Ag a part of state budget debate

Line-item increases for Extension, county fairs and soil and water conservation districts among the spending bumps. Biodiesel, E85 tax incentives also extended.

The Illinois House approved an income tax increase as well as a spending plan on Sunday, but Gov. Bruce Rauner has threatened to veto. (Photo by Mike Orso)
The Illinois House approved an income tax increase as well as a spending plan on Sunday, but Gov. Bruce Rauner has threatened to veto. (Photo by Mike Orso)

By Jim Taylor

Lost in Sunday’s debate over revenue and spending bills at the state capitol was the impact on Illinois agriculture. On the revenue side, which included both an income tax and corporate tax increase approved by the Illinois House, there were several ag-related issues of note.

“One of those being that the biodiesel sales tax incentive was extended until 2023,” said Mark Gebhards, Illinois Farm Bureau’s executive director of governmental affairs and commodities. “The E-85 sales tax incentive was extended as well until 2023.”

The revenue bill also included a sunset provision on the E-10 sales tax incentive.

“So that was the trade-off of giving up something that at least from the renewable fuel industry, they feel that E-10 is well on its way and didn’t need the incentive that was needed for E-85 and biodiesel,” Gebhards said. 

Mark Gebhards, executive director of governmental affairs and commodities for Illinois Farm Bureau
Mark Gebhards, executive director of governmental affairs and commodities for Illinois Farm Bureau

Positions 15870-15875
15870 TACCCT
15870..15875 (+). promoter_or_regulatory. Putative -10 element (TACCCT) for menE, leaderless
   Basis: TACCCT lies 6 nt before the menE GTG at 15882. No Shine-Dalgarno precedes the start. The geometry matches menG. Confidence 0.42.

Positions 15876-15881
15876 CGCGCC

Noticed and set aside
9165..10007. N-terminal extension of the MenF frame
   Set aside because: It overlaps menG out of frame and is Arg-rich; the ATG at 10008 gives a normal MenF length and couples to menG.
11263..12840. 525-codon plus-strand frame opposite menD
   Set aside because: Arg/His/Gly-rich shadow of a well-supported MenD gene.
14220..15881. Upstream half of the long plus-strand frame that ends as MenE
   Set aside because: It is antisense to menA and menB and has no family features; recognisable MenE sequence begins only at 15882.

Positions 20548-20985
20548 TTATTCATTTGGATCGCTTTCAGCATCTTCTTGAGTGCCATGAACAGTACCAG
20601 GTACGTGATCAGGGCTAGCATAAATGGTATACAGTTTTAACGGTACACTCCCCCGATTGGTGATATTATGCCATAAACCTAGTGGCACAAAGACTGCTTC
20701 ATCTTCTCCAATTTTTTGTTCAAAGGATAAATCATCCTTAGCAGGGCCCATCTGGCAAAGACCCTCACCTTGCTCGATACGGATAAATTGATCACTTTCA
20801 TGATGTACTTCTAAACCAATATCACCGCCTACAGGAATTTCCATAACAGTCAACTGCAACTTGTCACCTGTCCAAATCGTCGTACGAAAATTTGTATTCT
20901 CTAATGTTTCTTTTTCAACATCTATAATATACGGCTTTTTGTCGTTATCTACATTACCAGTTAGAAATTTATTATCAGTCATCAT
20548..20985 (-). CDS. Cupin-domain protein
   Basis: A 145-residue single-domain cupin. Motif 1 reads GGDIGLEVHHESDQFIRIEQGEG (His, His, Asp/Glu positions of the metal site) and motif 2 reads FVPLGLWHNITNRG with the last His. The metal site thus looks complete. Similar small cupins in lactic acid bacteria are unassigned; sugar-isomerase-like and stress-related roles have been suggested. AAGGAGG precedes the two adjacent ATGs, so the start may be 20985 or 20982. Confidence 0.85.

On the spending side, Sunday’s House action did include some specific increases for ag-related projects.

“There’s $1 million to do the facility in Edwardsville, the National Corn to Ethanol Research Center. and $5 million to the ag education line, which had previously been at $1.8 million,” Gebhards said.

The spending bill also includes an additional $5 million to University of Illinois Extension, $5 million additional to county fairs and ag services and $13.5 million for soil and water conservation districts, which is a $5 million increase.

Gebhards said those numbers could change if the Senate does not concur with Sunday’s House action. 

The House revenue bill includes an income tax hike from 3.75 percent to 4.95 percent and a jump in the corporate tax rate from 5.25 percent to 7 percent. Those increases are expected to create $5.4 billion in new revenue for the state, but critics say the plan does very little to fix the state’s $15-billion backlog of unpaid bills.   

Content for this story was provided by FarmWeekNow.com.

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